The American Medical Association has made a similar request against
the patenting of medical and surgical procedures.
- U.S. House of Representatives Oversight Hearing on "Gene
Patents and Other Genomic Inventions" Thursday, July 13, 2000. Related
How does genome information placed in the public
domain work? Who can use it?
All genome sequence generated by the Human Genome Project has been deposited
into GenBank, a public database freely accessible by anyone with a connection
to the Internet. For an introduction on how to search GenBank and other
nucleotide databases at the National Center of Biotechnology Information,
see the Gene
and Protein Database Guide and a related tutorial
available at Gene
Gateway, an online guide to learning about genes, proteins, and disorders.
Disseminating information in the public domain encourages widespread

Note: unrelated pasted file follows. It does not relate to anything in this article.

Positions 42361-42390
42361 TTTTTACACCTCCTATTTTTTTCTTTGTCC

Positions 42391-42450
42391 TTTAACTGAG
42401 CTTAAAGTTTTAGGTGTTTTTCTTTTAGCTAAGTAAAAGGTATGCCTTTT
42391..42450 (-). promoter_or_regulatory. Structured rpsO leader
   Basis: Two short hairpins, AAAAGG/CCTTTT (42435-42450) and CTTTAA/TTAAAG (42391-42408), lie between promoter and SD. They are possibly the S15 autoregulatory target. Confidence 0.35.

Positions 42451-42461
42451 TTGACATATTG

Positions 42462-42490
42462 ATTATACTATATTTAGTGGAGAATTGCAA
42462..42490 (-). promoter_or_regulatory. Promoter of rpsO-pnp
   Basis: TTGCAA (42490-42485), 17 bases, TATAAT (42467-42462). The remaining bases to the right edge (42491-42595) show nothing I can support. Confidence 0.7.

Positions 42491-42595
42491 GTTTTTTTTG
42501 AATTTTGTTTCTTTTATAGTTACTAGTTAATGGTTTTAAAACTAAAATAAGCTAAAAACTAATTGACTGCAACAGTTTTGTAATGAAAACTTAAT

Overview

use of information, minimizes transaction costs, and makes R&D cheaper
and faster. Of particular relevance to research science, a vigorous public
domain can supply a meeting place for people, information, and ideas that
might not find each other in the course of more organized, licensed encounters.
Information in the public domain is accessible to users who otherwise
would be priced out of the market.
Patent and Intellectual Property Organizations
General Patent Information
Statements and Position Papers
Articles and Reports
Patents Inhibit Innovation - From New Scientist, July 23, 2002
- Genome Scientists: Gene Patents are Bad - From Forbes, June 2002.
Gene Patents in the Public Interest? - From BIO-IT World November
Patents May Stunt Research - From News in Science, an Australian
news service, November 11, 2002.